Special to the Layman
Until recently all Presbyterians across the theological spectrum could be gratified that, with a few sad exceptions, presbyteries were treating churches departing the Presbyterian Church (USA) in gracious, Christ-honoring ways. In recent months, however, a growing minority of presbyteries seem to have shifted to a harsh, unbiblical approach.
Case in point: the San Francisco Presbytery extracted a payment of $8.89 million from Menlo Park Presbyterian – to allow Menlo Park to leave the PCUSA with its property. Now the Milwaukee Presbytery is demanding that 265-member First Presbyterian of Oostburg, Wis., pay $500,000 to leave with its property. Tropical Florida Presbytery plans to expropriate the assets of two Hispanic congregations that want to leave, and congregations in California are looking at settlements over $1 million for the privilege of realigning denominations.
The reasons for this changed approach aren’t clear. One possibility is that presbyteries assumed that departures would always be a harmless trickle, but now they fear departures are turning into a flood. Another possibility is that non-PCUSA Presbyterians (Evangelical Presbyterian Church, Presbyterian Church in American, and ECO: A Covenant Order of Evangelical Presbyterians) have already moved ahead of the PCUSA on important measures of vitality such as per-capita giving, new church development and foreign missions activity. It could be that the newly harsh treatment of departing churches is a mean-spirited reaction to presbyteries’ realization that the PCUSA is shrinking to a hollow shell of its former self which is ultimately going to end up on the left wing fringe of Presbyterianism.
Whatever the case, vindictive presbyteries would be well served by hitting the pause button and taking a close look at what is happening in the Episcopal denomination (TEC). TEC has the same property trust clause as the PCUSA and TEC has been strictly enforcing it. TEC won’t even discuss the property with a departing congregation, giving them only two options of either surrendering the property voluntarily or going to court. TEC’s national leader (the presiding bishop) has shamelessly declared that she would rather see the buildings of departing churches converted to saloons than used by the people who built and paid for them to worship God. In one case in New York City, TEC sold the building to a Muslim group for a price lower than offered by the Anglican congregation. At TEC’s triennial conference in 2012, TEC was forced to disclose that it had spent $18 million on legal fees suing congregations for their properties. Since 2012, TEC has changed its financial reporting in a deliberate effort to disguise the costs of taking churches’ properties but careful forensic analysis of TEC’s financial statements indicates that the cost of property seizures is now approaching $30 million.
So how is strict enforcement of the trust clause working out for TEC? They’ve spent $30 million on legal fees, winning some cases while losing others. When they win the property in court, TEC has to pay utilities, insurance and maintenance on an empty building. Then in many cases TEC can’t resist the temptation of trying to save face and redeem its behavior by starting a new congregation in the building loyal to TEC which requires them to subsidize the nascent congregation for however many years, if ever, it takes the membership to grow to break even financially. So by the time all of TEC’s property seizures play out, the cost of legal fees, ownership expense and new congregation subsidies will likely exceed the proceeds from buildings they sell by many millions of dollars.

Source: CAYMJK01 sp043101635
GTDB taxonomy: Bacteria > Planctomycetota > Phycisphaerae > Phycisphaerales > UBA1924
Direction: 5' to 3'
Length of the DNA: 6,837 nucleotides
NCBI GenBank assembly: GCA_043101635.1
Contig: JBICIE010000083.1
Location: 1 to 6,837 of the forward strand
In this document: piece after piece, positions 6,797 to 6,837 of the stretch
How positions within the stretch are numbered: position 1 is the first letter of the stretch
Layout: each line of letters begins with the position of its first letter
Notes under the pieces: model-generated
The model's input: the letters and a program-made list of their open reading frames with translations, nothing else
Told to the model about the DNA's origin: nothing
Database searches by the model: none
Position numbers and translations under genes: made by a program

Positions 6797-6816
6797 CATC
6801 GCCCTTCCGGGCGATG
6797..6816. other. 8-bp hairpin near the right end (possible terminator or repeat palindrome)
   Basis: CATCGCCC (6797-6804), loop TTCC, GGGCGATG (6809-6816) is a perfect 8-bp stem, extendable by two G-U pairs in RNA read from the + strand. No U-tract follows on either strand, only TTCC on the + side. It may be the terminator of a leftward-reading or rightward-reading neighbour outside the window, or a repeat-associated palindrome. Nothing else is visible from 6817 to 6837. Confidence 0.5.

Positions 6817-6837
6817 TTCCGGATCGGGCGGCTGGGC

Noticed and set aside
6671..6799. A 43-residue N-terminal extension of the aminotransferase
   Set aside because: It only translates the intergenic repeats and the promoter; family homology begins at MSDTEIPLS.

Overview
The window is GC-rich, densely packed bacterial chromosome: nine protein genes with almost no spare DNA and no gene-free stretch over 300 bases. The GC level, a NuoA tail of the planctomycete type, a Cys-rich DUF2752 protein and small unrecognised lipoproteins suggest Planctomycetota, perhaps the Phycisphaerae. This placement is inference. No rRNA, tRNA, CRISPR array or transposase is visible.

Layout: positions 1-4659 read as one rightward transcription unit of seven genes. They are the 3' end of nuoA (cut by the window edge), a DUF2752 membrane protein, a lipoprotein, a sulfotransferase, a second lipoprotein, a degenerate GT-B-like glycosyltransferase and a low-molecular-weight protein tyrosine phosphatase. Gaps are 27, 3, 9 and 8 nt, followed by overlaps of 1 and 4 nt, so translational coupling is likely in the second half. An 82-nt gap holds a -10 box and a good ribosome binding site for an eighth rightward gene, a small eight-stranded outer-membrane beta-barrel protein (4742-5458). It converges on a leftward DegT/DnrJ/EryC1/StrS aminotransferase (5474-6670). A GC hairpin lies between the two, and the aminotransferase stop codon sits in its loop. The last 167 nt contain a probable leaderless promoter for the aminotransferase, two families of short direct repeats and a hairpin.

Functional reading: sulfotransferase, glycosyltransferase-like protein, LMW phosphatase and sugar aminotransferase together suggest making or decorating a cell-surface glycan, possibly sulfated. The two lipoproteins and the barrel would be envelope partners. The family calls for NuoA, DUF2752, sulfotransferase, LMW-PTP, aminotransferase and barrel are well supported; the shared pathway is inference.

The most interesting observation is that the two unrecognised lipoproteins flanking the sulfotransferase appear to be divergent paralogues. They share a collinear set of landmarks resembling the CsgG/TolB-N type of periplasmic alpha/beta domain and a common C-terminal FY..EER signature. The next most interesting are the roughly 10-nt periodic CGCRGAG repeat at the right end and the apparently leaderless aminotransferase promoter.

The sobering lesson of the TEC fiasco for Presbyterian churches and presbyteries is that the trust clause is a net loser for the denomination and that most departing churches are better served just handing over the keys and moving rather than paying the presbytery an exorbitant departure penalty. Without any exceptions I’m aware of, Episcopal congregations who lost their buildings are thriving in all manner of alternate settings while the denomination suffers the humiliation of subsidizing tiny successor congregations in nearly empty buildings. In the last 30 years it’s become crystal clear that the last thing a church needs to do vibrant, high-impact ministry is a churchy building, an organ and stained glass windows. Willow Creek grew rapidly in its early years worshiping in a rented movie theater. Redeemer Presbyterian (PCA), the largest, most dynamic Presbyterian church in New York City with weekly attendance of 5,000, holds Sunday services at four rented locations in Manhattan and didn’t own any property in its first 17 years. It’s puzzling that many Presbyterians who are otherwise theologically astute seem to have lost sight of the fact that the church is that body of believers committed to following Jesus and when the church mails in the keys, the presbytery ends up with a pile of bricks and mortar, and sometimes a steeple, but no people.
Which reminds me of the address that Pastor Rick Warren gave to those departing the TEC and forming the Anglican Communion of North America (ACNA) in 2009. Warren assured the ACNA that “you may lose the steeple, but you won’t lose the people. The church has never been a building; God did not die for property.”